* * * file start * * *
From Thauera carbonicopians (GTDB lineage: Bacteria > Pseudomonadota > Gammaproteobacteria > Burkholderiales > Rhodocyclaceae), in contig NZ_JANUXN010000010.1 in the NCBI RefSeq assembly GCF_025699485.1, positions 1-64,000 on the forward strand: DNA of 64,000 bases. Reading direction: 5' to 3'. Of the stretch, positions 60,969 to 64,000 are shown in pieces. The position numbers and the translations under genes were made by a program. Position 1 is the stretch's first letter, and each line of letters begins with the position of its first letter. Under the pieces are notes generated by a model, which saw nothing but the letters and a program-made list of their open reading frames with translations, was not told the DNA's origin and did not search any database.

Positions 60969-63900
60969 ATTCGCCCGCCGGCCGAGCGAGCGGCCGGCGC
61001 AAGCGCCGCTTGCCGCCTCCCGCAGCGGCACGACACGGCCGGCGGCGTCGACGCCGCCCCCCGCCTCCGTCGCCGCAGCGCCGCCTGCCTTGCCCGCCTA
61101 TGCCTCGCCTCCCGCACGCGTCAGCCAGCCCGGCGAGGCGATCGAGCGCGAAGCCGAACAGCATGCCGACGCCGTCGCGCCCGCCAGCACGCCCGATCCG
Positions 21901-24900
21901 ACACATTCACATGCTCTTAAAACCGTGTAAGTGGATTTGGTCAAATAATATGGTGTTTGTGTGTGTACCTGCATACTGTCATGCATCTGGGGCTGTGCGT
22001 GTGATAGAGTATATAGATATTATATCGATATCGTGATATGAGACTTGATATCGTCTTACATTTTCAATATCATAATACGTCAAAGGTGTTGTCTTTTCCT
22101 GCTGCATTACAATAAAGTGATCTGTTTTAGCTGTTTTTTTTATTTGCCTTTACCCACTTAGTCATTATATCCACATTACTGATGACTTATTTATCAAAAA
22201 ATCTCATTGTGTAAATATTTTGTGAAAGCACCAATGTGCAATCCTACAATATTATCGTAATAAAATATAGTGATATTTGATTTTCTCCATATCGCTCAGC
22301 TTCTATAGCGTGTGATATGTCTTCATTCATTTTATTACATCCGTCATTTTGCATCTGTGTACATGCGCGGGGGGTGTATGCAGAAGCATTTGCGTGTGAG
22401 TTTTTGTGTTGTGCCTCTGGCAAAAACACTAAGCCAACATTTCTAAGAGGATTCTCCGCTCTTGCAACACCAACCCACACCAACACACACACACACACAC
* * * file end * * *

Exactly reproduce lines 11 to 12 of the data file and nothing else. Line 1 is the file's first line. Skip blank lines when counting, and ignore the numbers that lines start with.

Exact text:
22301 TTCTATAGCGTGTGATATGTCTTCATTCATTTTATTACATCCGTCATTTTGCATCTGTGTACATGCGCGGGGGGTGTATGCAGAAGCATTTGCGTGTGAG
22401 TTTTTGTGTTGTGCCTCTGGCAAAAACACTAAGCCAACATTTCTAAGAGGATTCTCCGCTCTTGCAACACCAACCCACACCAACACACACACACACACAC